CHICAGO -- What an idyllic Chicago football Sunday. The rain came at a menacing slant, just like they draw it up in the city planning. The Bears lost. The big game yielded several areas for acid dissection of the home team.

I mean, were you an interloper just passing through, you hardly could come upon a day more exemplary. It was like walking through some sort of museum biosphere aimed at depicting essential Chicago football.

Only three events disappointed.

For one, the wind that would blow your car to and fro and create tiny tornadoes stirring up trash on the sidewalks through the afternoon died down some by nightfall, a clear breach of duty that left only a determined rain and made the city more unfittingly bearable.

For another, some forecasts that called for sleet by halftime failed to materialize, as if they had been drawn up by Karl Rove. This proved a downer as one always hates to miss a one-off chance at Chicago sleet at halftime.

And for a third, Bears quarterback Jay Cutler went out at halftime with a concussion, a bummer not only because we shouldn't want anybody to have a concussion even if that ethic goes violated by bilious fans all across the country each weekend, but because it robbed Chicagoans of the chance to further their complex relationship with Cutler.

Imagine what delights that second half might have unearthed, Cutler-wise.

Other than that came a whole lot of perfection, starting with the city itself. Of the 30 NFL metropolitan areas (separating Washington and Baltimore by their persistent request), you can feel a big game most in Chicago. New York swallows up a big game and most everything else. Washington might give it a run but then, that's such a sprawl and besides, the question demands that you actually have a big game at least once a decade or so. Dallas and Denver certainly have passion, but those are more newfangled cities with less cohesion and less fine claustrophobia.

In Chicago, you see and feel and hear a big game everywhere, the senses heightened even further if given the time to sprout all the way through a day with a night game sitting up ahead and full of promise. You see it on Irving Park Road, where an elderly man walks alone in front of a gas station mid-afternoon, Bears cap situated upon skull, ready for action. You hear it in restaurants, where staffers speak of expecting the crush come evening. You feel it on the streets gone barren near kickoff, even factoring in the nagging rain with the insufficiently miserable wind.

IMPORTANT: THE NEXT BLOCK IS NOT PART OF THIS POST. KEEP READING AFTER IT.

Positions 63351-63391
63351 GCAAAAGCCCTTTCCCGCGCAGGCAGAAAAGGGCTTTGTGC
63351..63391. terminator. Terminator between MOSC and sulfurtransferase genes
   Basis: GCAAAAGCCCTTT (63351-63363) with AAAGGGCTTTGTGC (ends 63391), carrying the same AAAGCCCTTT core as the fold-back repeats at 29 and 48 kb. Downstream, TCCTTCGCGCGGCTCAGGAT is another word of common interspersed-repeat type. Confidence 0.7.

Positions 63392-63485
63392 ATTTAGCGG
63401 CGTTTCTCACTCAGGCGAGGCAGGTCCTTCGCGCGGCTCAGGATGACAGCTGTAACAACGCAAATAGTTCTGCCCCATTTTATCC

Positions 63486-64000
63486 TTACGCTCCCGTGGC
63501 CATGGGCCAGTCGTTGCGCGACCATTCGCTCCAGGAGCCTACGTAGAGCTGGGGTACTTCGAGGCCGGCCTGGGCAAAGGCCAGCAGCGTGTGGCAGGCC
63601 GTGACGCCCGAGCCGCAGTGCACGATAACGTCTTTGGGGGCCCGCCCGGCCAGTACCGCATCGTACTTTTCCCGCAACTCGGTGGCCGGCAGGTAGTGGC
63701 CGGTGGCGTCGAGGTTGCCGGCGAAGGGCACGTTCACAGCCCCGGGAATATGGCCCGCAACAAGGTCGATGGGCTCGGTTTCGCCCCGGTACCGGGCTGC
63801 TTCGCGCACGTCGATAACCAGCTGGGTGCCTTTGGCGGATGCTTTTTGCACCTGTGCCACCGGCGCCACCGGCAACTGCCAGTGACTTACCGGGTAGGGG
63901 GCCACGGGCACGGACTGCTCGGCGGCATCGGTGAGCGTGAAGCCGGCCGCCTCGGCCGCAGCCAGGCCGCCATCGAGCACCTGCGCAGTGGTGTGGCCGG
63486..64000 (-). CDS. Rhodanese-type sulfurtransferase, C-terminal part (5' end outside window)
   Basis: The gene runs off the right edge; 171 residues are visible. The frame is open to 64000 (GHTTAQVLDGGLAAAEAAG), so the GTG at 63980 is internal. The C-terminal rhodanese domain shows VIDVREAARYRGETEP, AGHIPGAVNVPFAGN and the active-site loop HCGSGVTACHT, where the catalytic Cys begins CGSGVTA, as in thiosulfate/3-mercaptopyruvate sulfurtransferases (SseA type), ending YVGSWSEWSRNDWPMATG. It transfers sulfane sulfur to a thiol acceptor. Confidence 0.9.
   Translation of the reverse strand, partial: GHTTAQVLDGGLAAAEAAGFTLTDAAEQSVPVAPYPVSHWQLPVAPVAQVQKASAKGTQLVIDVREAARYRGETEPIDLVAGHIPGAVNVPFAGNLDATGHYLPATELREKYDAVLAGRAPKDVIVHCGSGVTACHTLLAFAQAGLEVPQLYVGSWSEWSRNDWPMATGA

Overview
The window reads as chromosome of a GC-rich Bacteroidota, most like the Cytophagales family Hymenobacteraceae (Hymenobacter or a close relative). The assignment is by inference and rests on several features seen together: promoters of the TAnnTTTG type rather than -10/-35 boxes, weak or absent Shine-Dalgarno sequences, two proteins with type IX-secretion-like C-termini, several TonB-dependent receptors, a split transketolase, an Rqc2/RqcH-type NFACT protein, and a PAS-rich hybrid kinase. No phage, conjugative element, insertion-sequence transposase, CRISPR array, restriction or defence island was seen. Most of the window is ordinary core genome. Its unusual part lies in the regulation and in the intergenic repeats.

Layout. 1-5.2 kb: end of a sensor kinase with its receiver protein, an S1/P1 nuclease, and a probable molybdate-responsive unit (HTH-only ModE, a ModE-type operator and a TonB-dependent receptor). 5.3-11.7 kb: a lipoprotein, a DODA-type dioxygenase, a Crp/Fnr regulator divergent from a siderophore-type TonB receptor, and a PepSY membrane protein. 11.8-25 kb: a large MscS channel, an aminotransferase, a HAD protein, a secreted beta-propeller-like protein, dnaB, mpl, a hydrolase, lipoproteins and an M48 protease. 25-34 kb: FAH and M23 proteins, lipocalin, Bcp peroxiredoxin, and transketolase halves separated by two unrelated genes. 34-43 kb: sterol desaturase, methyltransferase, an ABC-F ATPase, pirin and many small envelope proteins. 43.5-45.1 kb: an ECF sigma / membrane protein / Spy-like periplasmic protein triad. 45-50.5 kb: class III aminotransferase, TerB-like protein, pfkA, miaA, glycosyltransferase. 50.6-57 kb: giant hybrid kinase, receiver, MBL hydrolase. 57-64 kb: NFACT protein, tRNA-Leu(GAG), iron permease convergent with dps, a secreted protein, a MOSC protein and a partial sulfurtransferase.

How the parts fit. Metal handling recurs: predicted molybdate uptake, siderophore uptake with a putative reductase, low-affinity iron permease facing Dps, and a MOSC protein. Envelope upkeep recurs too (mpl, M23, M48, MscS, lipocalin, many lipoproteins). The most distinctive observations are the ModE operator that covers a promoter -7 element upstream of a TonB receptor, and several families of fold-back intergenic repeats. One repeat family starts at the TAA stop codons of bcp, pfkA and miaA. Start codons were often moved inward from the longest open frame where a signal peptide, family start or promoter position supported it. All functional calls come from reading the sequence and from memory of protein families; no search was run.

Up and down Wells and over on Division, in splashy new joints with futuristic screens and in old mainstays like The Lodge (which always makes my liver quiver), they watched in indoors sometimes gone hot with crowds. They applauded politely in the first quarter when head coach Lovie Smith opted to go for it on fourth and 1. They made ludicrously biased assessments of reviewed plays. When Cutler made a heady play (figuratively speaking) near the end of the first half, a churlish old man at the end of a bar on Wells informed the quarterback through the screen that it had been the first moment all night when he had done something that wasn't "stupid."

The play was nullified, of course, because Cutler had surpassed the line of scrimmage.

Yeah, if you're just an interloper (and former resident) observing for a day, you're lucky to get an excellent opponent in town, and just such a visitor did show up. The Houston Texans might not fit snugly in a country that loves its noise as much if not more than quality. They might not draw much attention in a country where Dallas and Philadelphia can play a national TV game with top-tier broadcasters even though the presence of either in the playoffs would not flatter the playoffs. They might have stoked far less pre-game chatter than the Bears even though Chicago's seven victims have gone 24-39-1, the lone winning record belonging to Indianapolis (6-3), which Chicago crushed in Week 1 with the Colts still absolutely wobbly.

Still, the Texans do play an impressively airtight form of football, and their 43-13 destruction of a perfectly outstanding Ravens team would have to rank among the best two wins of the whole season, maybe alongside the Giants' 26-3 win in San Francisco. So when they won the turnover battle against the widely lauded turnover maestros and plucked the Bears 13-6, they afforded the final stage of experiencing Chicago in full flower.

That would be for the miserable ride home, with the miserable rain and the miserable windshield and the miserable defrost button and the miserable wipers in a gray misery symphony. Still, it became palatable and even pleasurable through a fresh barrage of radio spite directed at the home offense and the home fumbling and the home dropped passes and the home eight first downs and the home squandering of fortuitous field position. One voice viewed a 7-2 team and dragged out the word "panic" to highlight a feast of instant dissection.

How appropriate.